ADVERTISEMENT

ADVERTISEMENT

4,000 pounds of fertilizer spill into river in southwest North Dakota

State spill investigation manager Bill Suess told Forum News Service the recent heavy rain and snowfall means the river is running fast and at a high volume, so the fertilizer will likely dilute in the water.

Missouri River
The Missouri River
File photo
We are part of The Trust Project.

BISMARCK — About 4,000 pounds of fertilizer spilled into the Heart River in Grant County on Tuesday, May 17.

South Dakota-based Agtegra Cooperative reported to the North Dakota on Tuesday that a vehicle accident resulted in dry nitrogen-packed urea fertilizer spilling into the river about 18 miles southeast of Glen Ullin, according to a news release from the state Division of Water Quality.

Spill investigation manager Bill Suess told Forum News Service recent heavy rain and snowfall means the river is running fast and at a high volume, so the fertilizer will likely dilute in the water.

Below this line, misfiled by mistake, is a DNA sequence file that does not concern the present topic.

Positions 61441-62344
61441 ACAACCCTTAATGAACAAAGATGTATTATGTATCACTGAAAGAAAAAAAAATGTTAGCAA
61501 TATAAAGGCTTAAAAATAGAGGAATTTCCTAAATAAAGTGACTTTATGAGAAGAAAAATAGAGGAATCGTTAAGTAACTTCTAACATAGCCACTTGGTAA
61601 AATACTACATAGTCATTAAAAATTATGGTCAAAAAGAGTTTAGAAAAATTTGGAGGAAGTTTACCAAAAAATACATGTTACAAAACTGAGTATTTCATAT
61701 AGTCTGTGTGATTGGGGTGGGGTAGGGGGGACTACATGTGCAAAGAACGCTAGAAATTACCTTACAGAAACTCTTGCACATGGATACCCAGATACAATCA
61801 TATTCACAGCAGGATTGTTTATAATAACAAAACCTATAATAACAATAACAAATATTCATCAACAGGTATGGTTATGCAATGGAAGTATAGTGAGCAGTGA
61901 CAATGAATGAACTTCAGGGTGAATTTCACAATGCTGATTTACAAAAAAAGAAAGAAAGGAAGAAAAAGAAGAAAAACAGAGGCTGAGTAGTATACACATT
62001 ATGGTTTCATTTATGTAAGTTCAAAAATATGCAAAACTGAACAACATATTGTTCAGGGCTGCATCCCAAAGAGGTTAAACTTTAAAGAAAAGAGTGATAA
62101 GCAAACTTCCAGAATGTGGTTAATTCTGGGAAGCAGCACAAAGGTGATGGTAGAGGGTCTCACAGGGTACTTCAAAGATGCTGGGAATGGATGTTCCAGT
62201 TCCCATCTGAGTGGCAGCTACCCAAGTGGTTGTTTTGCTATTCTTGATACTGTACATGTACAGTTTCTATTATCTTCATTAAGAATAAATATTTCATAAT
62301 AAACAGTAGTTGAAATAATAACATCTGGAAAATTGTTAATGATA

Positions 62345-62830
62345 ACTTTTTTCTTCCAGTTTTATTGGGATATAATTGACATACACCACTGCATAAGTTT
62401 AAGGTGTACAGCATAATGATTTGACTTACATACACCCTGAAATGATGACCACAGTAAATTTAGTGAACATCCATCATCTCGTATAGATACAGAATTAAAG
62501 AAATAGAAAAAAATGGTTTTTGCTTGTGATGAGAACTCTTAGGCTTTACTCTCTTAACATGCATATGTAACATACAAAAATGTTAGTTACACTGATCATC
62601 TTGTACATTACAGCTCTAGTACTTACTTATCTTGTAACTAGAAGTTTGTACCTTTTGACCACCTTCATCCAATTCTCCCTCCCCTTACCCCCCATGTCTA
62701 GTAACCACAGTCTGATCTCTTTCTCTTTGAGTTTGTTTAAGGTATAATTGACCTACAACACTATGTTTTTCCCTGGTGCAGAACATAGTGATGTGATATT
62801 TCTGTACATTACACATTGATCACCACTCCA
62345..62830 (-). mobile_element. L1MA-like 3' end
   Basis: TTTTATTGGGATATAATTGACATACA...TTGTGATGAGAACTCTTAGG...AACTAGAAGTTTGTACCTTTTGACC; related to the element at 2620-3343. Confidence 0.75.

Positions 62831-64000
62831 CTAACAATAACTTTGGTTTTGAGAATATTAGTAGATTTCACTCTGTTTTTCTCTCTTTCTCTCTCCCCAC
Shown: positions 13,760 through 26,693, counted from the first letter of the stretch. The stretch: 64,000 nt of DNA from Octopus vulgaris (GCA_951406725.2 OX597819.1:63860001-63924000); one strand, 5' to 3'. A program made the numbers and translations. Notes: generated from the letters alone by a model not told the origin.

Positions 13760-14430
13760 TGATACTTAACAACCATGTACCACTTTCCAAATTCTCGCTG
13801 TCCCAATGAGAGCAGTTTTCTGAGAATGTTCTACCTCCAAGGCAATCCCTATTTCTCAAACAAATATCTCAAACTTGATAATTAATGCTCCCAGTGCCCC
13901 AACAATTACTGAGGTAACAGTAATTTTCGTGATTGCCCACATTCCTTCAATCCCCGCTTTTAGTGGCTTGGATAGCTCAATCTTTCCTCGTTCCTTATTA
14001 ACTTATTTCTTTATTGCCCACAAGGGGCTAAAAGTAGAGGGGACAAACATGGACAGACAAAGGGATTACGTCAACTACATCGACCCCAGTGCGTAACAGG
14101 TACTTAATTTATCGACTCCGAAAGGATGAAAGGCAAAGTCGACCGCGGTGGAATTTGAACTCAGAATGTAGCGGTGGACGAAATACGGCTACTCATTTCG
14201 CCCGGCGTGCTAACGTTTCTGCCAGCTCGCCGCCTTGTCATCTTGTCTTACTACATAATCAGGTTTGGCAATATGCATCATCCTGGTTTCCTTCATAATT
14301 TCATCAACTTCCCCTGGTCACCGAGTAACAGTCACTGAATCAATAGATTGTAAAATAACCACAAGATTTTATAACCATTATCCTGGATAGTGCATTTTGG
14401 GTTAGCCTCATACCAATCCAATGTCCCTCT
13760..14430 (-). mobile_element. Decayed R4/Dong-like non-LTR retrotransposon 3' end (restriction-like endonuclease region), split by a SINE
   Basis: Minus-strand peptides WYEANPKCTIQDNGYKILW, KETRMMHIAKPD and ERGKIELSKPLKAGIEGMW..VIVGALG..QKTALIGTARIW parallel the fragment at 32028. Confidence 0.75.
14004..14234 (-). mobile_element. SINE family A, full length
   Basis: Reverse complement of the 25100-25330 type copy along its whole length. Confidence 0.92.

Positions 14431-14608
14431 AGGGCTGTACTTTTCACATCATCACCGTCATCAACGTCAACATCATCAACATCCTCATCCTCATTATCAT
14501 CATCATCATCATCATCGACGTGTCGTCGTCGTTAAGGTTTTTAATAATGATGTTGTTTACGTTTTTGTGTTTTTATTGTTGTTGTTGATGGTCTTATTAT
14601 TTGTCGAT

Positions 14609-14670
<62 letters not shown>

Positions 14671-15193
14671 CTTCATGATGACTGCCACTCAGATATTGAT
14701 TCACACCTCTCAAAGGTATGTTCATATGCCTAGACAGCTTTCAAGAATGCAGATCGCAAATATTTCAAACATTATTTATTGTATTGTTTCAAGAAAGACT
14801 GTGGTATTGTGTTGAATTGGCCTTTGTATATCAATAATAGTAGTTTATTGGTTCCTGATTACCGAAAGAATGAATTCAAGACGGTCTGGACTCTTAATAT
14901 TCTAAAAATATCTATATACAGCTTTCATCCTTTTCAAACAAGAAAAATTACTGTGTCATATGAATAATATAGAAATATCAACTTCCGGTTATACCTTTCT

The Heart River is not a drinking source, but it flows into the Missouri River near Mandan. Suess said the fertilizer will likely be so diluted when it reaches the Missouri that it won't affect drinking water quality. He added that people recreating in the Heart and Missouri rivers should not be concerned about the fertilizer spill.

Suess said he didn't know any more details about the vehicle accident leading to the spill.

ADVERTISEMENT

The Division of Water Quality will take water samples from the rivers and continue monitoring remediation efforts, Suess said.

Jeremy Turley is a Bismarck-based reporter for Forum News Service, which provides news coverage to publications owned by Forum Communications Company.
What to read next
Upon initial reports of the road hazard, a vehicle entered the washout and the driver sustained serious injuries.
Residents used words such as devastated, sad, disappointed and fear for the return to "back alley abortions"
Clinic Director Tammi Kromenaker said while she knew the ruling was coming because of the draft opinion leaked in May, it's still "devastating."
A 62-year-old Fargo man fell victim to an “Amazon order” scam, after receiving a call in March supposedly from Amazon wanting to verify a $1,500 order.